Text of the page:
Tuition hike proposal to be examined

By Kayla Anderson

Deliberations for the CSU-wide tuition hike are currently underway for the California State University system, which proposed a tuition increase for the first time in six years.

An increase in tuition would not exceed $270 annually for resident students. The increase in tuition could generate up to $77.5 million of net revenue according to CSU spokesperson Elizabeth Chapin.

The CSU trustees will make their final decision during their March meeting.

The tuition hike was first suggested in November when the CSU trustees met to discuss the budget for the 2017-18 school year.

The tuition increase was proposed because the CSU due to an influx of students. According to representatives, the expansion of the student body across all CSU campuses has become too financially demanding.

The strain on internal and external resources and a lack of full-time faculty members caused the CSU system to request a larger budget.

California Gov. Jerry Brown’s budget proposal designated less than half of the amount of money the CSU system requested for the 2017-18 school year.

In January, the CSU trustees held another meeting about the proposed tuition increase. According to Chapin, the CSU system requested an additional $324.9 million in state funding to ensure that the value of public education in California is not compromised by insufficient resources.

The additional money requested would go toward enriching the experience of students and faculty alike with necessities such as more courses, academic resources and additional full-time faculty.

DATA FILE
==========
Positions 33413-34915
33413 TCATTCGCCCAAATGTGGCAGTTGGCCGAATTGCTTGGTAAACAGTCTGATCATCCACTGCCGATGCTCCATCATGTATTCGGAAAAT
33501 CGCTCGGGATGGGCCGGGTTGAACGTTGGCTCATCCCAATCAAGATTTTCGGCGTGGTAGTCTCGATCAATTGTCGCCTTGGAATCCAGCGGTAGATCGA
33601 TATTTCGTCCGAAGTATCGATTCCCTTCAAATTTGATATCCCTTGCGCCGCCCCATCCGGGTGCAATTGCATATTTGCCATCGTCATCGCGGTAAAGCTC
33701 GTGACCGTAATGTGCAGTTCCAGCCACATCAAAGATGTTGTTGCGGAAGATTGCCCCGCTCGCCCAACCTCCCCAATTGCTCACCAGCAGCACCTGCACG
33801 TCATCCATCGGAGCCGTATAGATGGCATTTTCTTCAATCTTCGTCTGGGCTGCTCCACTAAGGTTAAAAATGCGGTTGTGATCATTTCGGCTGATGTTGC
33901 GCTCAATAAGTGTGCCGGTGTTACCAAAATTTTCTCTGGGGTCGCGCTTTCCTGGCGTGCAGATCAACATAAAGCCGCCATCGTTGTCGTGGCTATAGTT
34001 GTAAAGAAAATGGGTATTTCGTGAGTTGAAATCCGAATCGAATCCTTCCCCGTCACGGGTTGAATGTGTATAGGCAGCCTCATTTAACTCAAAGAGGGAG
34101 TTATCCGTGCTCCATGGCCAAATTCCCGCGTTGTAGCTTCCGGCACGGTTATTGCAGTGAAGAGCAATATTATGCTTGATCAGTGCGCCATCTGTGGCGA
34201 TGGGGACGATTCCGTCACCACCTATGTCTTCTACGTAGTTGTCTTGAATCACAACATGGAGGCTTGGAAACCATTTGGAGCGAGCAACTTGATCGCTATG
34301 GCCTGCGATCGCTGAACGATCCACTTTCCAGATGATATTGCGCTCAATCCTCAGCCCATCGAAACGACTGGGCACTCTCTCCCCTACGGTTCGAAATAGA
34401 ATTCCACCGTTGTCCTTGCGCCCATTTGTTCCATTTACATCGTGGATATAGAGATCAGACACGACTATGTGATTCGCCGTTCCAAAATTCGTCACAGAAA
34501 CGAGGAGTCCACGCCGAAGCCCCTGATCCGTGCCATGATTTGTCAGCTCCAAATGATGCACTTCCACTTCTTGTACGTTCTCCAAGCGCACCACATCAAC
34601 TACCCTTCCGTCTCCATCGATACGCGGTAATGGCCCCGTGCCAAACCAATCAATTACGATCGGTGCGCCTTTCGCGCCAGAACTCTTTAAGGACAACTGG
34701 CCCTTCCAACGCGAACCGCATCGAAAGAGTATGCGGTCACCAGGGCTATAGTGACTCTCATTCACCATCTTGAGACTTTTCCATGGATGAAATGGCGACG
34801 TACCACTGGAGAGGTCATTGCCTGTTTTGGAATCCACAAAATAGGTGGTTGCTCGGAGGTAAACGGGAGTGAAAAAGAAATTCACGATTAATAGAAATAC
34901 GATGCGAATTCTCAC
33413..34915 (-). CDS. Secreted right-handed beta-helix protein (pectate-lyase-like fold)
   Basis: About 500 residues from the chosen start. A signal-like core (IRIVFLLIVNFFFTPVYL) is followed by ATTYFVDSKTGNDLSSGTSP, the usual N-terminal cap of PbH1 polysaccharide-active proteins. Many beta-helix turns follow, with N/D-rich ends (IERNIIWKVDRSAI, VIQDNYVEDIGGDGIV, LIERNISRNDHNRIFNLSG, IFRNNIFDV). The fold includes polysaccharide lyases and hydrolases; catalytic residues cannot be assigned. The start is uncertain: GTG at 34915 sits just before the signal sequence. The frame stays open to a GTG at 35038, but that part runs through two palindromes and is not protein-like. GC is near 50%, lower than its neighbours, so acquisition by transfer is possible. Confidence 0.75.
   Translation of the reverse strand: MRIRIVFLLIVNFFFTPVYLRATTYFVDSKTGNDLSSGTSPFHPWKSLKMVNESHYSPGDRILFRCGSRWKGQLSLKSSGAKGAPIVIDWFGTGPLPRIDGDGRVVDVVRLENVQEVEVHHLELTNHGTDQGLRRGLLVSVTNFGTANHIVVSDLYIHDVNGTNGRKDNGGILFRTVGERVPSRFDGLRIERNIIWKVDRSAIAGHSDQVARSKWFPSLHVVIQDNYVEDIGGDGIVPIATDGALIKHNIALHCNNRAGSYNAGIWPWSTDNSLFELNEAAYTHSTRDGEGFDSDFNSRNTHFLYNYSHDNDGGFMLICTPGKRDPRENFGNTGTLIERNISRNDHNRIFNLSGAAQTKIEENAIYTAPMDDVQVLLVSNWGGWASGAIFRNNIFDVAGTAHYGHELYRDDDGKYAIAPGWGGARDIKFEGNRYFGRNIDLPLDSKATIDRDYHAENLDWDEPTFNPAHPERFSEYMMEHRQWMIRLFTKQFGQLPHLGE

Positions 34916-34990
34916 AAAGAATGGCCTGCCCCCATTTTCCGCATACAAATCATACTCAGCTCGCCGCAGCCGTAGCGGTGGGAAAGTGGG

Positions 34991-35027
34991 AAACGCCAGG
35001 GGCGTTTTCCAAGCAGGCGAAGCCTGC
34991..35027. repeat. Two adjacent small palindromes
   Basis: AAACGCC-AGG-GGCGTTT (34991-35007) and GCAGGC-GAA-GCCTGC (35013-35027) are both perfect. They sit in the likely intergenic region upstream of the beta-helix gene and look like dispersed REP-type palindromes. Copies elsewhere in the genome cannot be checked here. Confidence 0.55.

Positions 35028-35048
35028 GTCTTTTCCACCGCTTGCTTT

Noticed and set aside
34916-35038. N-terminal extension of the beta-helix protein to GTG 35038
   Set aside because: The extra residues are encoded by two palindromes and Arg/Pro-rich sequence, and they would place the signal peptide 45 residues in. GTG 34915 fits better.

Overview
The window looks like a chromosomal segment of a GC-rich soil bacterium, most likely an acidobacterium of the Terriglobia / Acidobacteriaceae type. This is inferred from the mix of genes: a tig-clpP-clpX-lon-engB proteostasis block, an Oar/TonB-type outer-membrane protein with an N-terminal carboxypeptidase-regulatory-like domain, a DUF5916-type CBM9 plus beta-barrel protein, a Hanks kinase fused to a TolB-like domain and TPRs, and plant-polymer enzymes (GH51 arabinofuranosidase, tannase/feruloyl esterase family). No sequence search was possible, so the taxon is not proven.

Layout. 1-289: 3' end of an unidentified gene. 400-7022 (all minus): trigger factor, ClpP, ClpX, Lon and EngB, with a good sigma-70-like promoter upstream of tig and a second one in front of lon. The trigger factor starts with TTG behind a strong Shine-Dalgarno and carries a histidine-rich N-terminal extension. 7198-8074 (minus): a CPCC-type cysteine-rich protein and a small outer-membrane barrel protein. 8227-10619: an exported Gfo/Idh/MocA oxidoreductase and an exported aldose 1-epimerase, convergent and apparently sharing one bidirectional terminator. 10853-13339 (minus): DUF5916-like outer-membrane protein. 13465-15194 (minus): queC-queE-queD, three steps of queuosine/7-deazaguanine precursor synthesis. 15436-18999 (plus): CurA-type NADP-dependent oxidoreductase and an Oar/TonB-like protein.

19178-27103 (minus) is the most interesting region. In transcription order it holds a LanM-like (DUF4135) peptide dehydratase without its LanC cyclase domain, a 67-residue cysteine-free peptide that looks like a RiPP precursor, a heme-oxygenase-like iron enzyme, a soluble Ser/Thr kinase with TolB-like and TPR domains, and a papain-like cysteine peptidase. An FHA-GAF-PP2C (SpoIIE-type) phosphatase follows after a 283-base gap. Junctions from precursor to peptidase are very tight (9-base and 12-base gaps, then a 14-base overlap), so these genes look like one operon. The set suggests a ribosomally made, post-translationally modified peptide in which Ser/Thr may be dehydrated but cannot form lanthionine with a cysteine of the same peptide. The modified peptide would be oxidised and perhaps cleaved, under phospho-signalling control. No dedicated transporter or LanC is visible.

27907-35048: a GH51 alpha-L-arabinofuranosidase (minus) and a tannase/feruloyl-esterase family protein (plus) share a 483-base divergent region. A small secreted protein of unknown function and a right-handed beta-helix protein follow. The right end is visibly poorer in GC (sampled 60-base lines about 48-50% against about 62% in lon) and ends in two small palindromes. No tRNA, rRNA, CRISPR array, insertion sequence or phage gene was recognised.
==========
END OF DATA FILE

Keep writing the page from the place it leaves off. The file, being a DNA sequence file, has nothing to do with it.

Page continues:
A sizable amount of money will be set aside to benefit students more directly.

“One third of this revenue would be set aside for student financial aid,” stated Chapin. “More than 62 percent of students have their tuition fully covered by grants or waivers, which do not need to be repaid.”

For students with private and external scholarships and aid, the future is not so clear. The CSU system has no say in how these programs will allocate their money.

Students who do not receive state sponsored grants and scholarships are concerned about making enough money to pay for an increase in tuition.

“Obviously I’m not going to like it if I have to pay it,” said third-year philosophy student Jamie Benavidez. “I’ll have to pay more and work more hours to make sure I have enough money to pay for it.”

Some students are in agreement with the decision to raise the tuition but are not looking forward to the prospect of having to pay more for their education.

“It’s not super good, but I think it’s a good idea even though it’s kind of high right now,” said third-year business student Natalia Schirzhetskaya. “I think it’s fine now, I don’t think they should change it.”

CSU leaders and many of its students are hopeful that such a decision doesn’t have to come into effect.

The trustees and CSU leaders are working hard to try and get increased funding for California’s state schools.

The state budget will not be finalized until June, so there is still time to advocate for increased funding for the CSU system.

It can be accomplished by CSU leaders, faculty and students to advocate for increased funding in Sacramento before a decision is made.

If California grants the CSU system the required funds to fill the gap between the money allotted and the money required, students’ tuition will reflect that decision.

The tuition increase would be lessened or abolished in this case.

If it is after students already paid their tuition and fees, they would be refunded or credited for the money owed.

An increase in tuition would not exceed $270 annually for resident students

Kayla Anderson / The Poly Post

An increase in tuition would not exceed $270 annually for resident students

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